Rep. Delaney says the President made his case for the economy.
President Obama's State of the Union address Tuesday night received high marks from a local Congressman. Representative John Delaney (6th-D) says the nation's chief executive made his case when it comes to the economy. "From a purely economic policy perspective, in other words, things we need to do as a country to make ourselves better positioned to create good jobs, I think his speech was strong in that regard."
During his State of the Union address, the President said the nation has "cleared away the rubble of crisis," and the economy is slowing coming back. He called on Congress to fund job creation programs.
Part of the President's message included increased taxes on wealthy Americans to help bring down the deficit. Delaney says he favors more revenues and less government spending. Regarding taxes, he says he supports a boost in the capital gains tax. "Capital gains rates are almost about half of the rates of ordinary income taxes, and wealthier Americans tend make more of their income through capital gains." He says that "won't hurt middle Americans as much." Delaney says he would also support a reduction in corporate taxes.
The President also called for an increase in the minimum wage to $9.00 an hour. Many business organizations say this could make it more expensive for employers to hire, and could cost jobs in the long run. Delaney says he's doesn't think it will discourage employers from hiring. He says it's not fair for someone to have a full time job which makes minimum wage and lives below the poverty line. "It's not fair to those people, and it's not smart for the whole of the country because those who are living below the poverty line, they have a hard time thriving in our society," says Delaney, who has a business background.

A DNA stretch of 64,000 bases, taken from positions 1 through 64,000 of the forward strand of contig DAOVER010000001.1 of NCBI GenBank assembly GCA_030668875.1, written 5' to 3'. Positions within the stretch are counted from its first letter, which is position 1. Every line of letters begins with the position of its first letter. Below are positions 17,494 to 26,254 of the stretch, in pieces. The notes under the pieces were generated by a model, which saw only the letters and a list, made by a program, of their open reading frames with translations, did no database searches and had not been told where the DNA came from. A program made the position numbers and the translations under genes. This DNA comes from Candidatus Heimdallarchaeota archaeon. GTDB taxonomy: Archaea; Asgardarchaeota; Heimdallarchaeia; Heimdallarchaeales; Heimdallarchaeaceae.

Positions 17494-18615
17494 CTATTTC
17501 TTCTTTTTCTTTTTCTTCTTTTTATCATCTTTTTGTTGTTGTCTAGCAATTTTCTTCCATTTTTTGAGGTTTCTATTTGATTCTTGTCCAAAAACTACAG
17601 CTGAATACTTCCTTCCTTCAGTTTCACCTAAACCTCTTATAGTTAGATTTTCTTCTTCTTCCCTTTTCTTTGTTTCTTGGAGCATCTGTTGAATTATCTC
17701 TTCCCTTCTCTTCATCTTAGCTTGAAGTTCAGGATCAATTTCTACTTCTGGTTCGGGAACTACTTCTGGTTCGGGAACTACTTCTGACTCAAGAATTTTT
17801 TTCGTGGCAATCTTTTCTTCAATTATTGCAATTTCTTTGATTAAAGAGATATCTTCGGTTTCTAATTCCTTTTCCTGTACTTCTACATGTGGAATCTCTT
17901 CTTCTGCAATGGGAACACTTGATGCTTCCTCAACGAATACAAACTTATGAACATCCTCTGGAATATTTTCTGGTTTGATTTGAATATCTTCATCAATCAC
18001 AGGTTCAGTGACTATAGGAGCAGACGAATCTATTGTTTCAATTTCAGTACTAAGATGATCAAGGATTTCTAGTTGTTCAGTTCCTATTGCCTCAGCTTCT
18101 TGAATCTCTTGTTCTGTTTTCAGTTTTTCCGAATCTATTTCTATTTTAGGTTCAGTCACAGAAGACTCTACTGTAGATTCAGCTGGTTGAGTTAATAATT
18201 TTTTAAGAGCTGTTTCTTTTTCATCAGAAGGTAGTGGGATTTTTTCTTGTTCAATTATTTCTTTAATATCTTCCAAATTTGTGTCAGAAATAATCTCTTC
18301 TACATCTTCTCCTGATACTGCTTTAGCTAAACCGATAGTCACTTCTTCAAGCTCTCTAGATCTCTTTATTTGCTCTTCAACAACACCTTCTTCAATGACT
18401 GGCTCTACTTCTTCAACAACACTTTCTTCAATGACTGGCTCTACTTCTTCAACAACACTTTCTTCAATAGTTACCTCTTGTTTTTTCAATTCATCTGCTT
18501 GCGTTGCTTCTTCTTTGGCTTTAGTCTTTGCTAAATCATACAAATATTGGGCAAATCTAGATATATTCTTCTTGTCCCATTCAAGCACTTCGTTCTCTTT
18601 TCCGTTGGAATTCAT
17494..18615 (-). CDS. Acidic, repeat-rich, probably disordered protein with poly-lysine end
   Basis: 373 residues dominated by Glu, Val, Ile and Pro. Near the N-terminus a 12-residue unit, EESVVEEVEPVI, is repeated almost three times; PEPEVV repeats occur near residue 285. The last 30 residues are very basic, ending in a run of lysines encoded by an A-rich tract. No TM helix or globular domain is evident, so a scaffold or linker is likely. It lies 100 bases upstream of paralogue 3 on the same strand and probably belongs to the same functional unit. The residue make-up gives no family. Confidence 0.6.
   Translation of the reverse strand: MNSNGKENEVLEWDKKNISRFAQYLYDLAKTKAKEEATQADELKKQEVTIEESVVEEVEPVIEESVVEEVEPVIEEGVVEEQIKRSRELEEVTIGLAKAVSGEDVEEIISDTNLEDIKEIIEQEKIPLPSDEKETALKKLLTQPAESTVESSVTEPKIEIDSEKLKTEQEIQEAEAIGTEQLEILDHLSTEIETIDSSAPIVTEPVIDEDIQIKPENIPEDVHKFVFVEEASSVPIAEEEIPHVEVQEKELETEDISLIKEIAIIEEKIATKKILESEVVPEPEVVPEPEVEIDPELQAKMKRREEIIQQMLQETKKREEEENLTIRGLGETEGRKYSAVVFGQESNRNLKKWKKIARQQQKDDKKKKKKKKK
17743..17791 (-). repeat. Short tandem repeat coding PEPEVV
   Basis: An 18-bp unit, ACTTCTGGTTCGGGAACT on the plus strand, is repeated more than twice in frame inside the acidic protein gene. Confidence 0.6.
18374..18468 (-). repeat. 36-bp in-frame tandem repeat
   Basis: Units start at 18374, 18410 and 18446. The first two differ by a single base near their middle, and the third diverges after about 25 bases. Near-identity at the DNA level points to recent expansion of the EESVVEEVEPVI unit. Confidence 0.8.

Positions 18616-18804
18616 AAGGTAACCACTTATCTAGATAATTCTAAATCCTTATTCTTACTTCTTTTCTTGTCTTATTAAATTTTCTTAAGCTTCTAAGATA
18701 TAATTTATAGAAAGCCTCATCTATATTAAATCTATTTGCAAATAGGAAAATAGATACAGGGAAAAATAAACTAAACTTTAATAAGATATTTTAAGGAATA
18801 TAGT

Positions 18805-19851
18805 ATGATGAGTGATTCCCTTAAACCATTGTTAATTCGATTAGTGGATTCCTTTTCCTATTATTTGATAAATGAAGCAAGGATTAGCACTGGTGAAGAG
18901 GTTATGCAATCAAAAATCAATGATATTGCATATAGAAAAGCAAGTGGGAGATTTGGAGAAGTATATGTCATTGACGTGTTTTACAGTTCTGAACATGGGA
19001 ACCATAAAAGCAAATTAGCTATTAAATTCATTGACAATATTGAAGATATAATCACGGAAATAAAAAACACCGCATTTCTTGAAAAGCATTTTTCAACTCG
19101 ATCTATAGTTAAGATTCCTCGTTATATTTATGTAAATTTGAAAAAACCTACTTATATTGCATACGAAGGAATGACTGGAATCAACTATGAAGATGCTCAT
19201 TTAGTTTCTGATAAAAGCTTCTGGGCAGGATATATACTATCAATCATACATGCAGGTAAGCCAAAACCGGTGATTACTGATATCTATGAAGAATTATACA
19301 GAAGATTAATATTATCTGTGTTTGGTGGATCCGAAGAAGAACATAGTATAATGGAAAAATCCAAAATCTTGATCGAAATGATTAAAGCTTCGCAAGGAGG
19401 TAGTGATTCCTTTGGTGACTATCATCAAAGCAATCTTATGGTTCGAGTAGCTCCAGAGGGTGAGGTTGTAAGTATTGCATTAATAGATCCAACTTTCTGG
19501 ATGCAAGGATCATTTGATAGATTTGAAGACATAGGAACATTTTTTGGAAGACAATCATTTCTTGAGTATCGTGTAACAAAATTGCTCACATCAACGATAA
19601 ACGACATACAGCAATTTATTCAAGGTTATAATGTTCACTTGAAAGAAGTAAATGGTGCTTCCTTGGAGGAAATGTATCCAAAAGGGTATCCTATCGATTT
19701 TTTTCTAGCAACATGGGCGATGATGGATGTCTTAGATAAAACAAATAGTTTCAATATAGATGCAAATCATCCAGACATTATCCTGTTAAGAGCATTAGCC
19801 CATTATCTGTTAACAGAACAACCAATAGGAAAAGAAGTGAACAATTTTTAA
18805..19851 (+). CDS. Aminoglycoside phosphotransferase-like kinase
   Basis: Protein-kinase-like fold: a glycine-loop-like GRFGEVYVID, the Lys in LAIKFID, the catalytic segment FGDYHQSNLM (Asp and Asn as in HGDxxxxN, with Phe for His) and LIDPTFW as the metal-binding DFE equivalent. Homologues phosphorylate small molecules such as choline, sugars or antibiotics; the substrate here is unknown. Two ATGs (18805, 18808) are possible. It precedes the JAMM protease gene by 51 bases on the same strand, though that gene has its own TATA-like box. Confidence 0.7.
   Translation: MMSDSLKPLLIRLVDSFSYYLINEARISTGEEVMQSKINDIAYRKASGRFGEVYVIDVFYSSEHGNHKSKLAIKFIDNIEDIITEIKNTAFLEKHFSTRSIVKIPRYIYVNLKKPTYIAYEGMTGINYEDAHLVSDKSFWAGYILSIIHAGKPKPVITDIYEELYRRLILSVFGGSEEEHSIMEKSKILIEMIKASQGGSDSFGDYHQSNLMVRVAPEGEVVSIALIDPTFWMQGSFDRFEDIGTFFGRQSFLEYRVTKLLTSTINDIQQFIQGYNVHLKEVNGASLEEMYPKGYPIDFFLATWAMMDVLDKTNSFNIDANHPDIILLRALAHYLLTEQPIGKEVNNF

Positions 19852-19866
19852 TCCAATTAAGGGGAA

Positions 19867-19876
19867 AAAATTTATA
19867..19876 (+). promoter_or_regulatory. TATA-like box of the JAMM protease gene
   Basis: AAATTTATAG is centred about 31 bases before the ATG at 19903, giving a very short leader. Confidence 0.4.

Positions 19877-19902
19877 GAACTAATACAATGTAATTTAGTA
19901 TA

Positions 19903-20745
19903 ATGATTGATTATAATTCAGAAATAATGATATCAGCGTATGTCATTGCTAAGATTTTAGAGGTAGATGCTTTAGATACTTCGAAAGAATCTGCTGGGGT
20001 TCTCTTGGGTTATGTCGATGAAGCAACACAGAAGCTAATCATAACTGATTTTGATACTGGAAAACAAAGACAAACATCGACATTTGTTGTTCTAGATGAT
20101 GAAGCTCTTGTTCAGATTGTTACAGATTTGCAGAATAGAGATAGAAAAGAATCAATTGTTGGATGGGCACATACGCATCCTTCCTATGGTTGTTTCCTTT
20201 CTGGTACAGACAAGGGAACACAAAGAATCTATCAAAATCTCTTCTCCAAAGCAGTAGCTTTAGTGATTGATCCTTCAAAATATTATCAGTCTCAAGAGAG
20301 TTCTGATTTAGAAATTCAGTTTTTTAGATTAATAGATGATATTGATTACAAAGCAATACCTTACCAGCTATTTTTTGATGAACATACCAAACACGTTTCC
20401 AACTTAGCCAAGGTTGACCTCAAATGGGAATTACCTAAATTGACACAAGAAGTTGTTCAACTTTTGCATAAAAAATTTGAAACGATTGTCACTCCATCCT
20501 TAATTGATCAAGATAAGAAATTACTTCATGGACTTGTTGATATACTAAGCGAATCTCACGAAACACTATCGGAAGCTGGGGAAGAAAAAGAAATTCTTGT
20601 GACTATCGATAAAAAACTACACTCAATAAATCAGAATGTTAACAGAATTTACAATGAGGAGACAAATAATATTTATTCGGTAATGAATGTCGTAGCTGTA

President Obama also called on Congress to allow votes on common sense gun control measures, including background checks for all gun buyers. Congressman Delaney says he supports that, noting that anyone buying a firearm at a gunshow doesn't have to undergo a background check compared to those who make purchases at a dealer. "And this has nothing to do with infringing on Second Amendments rights. I'm a big believer in the Second Amendment, and I think if people don't have issues in their background, and they go through right checks, they should be able to buy as many guns as they want," he says. "But should have to through a background check. Everyone should have to go through a background check."
But restricting guns shouldn't be the only issue when it comes to dealing with violence in the US, he says. "We have to focus on our mental health system, because that's clearly a problem, and we have to deal with that right now," says Delaney.
Like other people around country, Delaney is calling for a look into the affects of violence in video games, movies and television. But he emphasizes he's not in favor of censorship.